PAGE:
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Nuclear Magnetic Resonance Based Profiling of Biofluids Reveals Metabolic Dysregulation in HIV-Infected Persons and Those on Anti-Retroviral Therapy

Nuclear Magnetic Resonance Based Profiling of Biofluids Reveals Metabolic Dysregulation in HIV-Infected Persons and Those on Anti-Retroviral Therapy

  • Saif Ullah Munshi, 
  • Bharat Bhushan Rewari, 
  • Neel Sarovar Bhavesh, 
  • Shahid Jameel
PLOS
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Abstract

Background

Although HIV causes immune deficiency by infection and depletion of immunocytes, metabolic alterations with clinical manifestations are also reported in HIV/AIDS patients. Here we aimed to profile metabolite changes in the plasma, urine, and saliva of HIV/AIDS patients, including those on anti-retroviral therapy (ART).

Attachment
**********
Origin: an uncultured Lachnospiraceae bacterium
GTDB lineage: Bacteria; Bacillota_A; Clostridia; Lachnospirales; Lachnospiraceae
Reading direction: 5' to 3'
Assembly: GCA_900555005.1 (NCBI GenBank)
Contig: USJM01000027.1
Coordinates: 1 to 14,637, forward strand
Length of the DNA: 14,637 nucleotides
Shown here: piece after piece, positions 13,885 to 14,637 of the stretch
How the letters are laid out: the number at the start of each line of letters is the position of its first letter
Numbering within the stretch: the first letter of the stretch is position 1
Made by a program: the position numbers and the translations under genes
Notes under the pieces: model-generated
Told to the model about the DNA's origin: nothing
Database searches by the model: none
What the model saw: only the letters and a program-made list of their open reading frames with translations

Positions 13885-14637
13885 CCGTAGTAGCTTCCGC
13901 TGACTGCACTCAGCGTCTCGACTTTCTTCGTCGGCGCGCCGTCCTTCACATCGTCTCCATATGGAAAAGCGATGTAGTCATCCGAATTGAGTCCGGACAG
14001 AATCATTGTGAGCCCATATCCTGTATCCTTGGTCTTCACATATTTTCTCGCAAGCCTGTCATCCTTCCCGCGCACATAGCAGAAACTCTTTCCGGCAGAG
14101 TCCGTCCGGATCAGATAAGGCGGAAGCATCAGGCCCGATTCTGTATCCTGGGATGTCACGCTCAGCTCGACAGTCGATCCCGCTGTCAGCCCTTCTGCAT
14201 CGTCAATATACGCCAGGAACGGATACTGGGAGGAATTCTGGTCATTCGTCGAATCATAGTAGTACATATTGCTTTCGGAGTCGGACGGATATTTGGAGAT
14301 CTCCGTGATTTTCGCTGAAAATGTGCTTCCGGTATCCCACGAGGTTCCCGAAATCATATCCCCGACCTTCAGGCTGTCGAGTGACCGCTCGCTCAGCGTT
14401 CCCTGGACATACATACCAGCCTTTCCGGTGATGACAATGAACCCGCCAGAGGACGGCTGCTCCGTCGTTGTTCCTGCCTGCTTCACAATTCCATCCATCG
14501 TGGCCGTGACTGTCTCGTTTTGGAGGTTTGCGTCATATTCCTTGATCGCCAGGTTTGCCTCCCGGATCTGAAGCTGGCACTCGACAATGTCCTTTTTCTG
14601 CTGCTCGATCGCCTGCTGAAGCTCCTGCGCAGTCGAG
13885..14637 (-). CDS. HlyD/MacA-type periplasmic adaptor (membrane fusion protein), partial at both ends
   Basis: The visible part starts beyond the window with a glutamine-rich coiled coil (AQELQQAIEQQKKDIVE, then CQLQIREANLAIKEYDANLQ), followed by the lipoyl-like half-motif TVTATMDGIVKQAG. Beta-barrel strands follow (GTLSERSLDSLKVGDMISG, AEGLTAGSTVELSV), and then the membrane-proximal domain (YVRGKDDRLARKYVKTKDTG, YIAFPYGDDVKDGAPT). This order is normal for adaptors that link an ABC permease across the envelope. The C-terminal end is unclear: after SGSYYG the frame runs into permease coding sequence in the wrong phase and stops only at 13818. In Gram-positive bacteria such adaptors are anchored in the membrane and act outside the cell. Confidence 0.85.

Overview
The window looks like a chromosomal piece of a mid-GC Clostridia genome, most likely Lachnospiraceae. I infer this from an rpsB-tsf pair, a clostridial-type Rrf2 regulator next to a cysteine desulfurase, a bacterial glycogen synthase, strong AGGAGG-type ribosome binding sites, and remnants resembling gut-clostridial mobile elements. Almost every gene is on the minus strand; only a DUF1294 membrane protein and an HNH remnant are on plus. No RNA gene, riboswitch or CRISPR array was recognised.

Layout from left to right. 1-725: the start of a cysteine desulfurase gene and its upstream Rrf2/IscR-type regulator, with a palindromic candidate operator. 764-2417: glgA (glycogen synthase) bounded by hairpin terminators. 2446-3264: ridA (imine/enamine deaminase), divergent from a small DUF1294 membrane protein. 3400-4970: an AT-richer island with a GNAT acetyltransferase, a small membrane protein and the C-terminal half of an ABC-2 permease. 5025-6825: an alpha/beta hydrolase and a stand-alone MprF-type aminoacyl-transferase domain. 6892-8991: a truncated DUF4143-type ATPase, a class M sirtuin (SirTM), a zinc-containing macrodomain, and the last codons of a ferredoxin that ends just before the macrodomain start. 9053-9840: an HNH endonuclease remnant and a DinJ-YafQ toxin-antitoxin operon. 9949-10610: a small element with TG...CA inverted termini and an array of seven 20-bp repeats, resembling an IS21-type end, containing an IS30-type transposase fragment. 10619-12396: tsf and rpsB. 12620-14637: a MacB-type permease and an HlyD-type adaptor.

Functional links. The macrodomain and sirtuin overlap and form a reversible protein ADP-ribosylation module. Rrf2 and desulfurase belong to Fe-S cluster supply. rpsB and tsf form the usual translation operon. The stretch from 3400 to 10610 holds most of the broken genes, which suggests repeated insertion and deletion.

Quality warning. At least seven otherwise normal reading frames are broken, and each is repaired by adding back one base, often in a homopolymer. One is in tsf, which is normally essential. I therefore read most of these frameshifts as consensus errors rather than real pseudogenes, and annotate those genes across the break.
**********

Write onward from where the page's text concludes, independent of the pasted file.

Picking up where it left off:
Methods

Metabolic profiling of biofluids collected from treatment naïve HIV/AIDS patients and those receiving ART was done with solution-state nuclear magnetic resonance (NMR) spectroscopy followed by statistical analysis and annotation.

Results

In Principal Component Analysis (PCA) of the NMR spectra, Principal Component 1 (PC1) alone accounted for 99.3%, 87.2% and 78.8% variations in plasma, urine, and saliva, respectively. Partial least squares discriminant analysis (PLS-DA) was applied to generate three-component models, which showed plasma and urine to be better than saliva in discriminating between patients and healthy controls, and between ART-naïve patients and those receiving therapy. Twenty-six metabolites were differentially altered in any or two types of samples. Our results suggest that urinary Neopterin, and plasma Choline and Sarcosine could be used as metabolic biomarkers of HIV/AIDS infection. Pathway analysis revealed significant alternations in 12 metabolic pathways.